City in time crunch over revamped paratransit system
The city is in a time crunch to solidify its revamped paratransit system.
Driving the news: Six-month emergency paratransit contracts that Mayor Mike Duggan greenlighted starting in January expire at the end of this month.
- The city is working to put longer-term contracts in place for the next five years to provide federally mandated rides for older people and people with disabilities. It submitted two contracts to City Council this week and others are being finalized.
- "We've heard all the concerns about the timeline. We've been working as hard as possible," city chief procurement officer Sandra Stahl told a council committee Monday.
Catch up quick: After City Council turned down a proposal that continued to involve previous provider Transdev, despite many complaints against the company, Duggan used emergency contracting powers to avoid a halt in service.
The latest: Mikel Oglesby, executive director of transit, told the council Monday that "the service is drastically improved" with the city managing the process instead of Transdev.
- While drivers for this temporary time frame were on time 94.7% of the time on average between Jan. 1 and May 27, that figure rose to meet the city's target of 97% in March, April and May.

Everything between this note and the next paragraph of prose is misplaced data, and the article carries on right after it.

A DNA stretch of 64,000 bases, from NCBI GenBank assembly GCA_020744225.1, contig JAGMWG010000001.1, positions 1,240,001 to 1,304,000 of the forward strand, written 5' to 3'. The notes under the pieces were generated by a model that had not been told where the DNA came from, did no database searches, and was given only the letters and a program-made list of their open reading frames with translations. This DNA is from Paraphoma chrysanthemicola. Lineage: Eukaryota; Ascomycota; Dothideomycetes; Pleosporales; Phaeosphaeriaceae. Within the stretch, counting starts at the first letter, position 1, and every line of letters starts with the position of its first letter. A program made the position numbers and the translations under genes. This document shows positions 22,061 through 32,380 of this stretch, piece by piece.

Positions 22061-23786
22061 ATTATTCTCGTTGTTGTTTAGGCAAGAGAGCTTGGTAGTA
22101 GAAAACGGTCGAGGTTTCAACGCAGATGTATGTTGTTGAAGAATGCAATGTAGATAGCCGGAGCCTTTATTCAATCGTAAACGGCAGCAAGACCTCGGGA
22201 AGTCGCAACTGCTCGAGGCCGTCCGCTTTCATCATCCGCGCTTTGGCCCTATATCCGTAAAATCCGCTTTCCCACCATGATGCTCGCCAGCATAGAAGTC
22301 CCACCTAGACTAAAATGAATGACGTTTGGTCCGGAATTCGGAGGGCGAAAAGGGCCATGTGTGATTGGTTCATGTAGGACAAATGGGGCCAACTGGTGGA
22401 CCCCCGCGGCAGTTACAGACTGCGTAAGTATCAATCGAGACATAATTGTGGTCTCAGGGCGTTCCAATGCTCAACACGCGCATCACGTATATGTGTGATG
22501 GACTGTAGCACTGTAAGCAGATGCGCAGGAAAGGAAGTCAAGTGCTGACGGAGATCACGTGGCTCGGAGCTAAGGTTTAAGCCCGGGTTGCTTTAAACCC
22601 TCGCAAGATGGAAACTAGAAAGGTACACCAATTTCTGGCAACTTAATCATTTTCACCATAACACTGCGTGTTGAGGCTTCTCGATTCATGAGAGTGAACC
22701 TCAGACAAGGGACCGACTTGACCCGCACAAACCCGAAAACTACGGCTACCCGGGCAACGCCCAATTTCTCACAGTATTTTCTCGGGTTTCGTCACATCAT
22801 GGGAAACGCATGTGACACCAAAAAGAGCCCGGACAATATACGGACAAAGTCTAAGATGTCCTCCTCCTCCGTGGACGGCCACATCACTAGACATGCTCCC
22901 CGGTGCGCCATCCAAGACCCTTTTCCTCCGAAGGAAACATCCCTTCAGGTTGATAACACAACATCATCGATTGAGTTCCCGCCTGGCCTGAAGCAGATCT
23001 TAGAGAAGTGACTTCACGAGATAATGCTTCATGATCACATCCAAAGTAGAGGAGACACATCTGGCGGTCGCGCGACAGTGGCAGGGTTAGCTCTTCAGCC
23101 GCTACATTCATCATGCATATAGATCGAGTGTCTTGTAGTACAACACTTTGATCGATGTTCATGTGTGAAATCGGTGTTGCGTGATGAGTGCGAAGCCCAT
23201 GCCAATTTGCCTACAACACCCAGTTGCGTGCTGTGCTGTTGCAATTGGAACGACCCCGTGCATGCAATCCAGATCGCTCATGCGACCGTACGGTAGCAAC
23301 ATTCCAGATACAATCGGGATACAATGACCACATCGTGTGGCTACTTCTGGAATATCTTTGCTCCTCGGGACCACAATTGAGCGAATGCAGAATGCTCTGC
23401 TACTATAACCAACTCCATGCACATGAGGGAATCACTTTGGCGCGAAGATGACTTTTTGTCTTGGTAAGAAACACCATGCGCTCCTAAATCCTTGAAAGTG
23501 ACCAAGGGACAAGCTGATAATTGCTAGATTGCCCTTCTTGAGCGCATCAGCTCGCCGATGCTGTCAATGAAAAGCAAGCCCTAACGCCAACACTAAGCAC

- Transdev's rate last year was 85%, per the Free Press.
- The Detroit Department of Transportation also plans to implement driver training for disability awareness and sensitivity in response to concerns, paratransit manager Michael Staley told City Council.
What they're saying: Advocates including Lisa Franklin of Warriors on Wheels expressed concern during public comment Monday that they're not being kept in the loop on the next, more permanent phase.
What's next: We submitted a Freedom of Information Act request for the two contracts available so far.
More Detroit stories
No stories could be found
Get a free daily digest of the most important news in your backyard with Axios Detroit.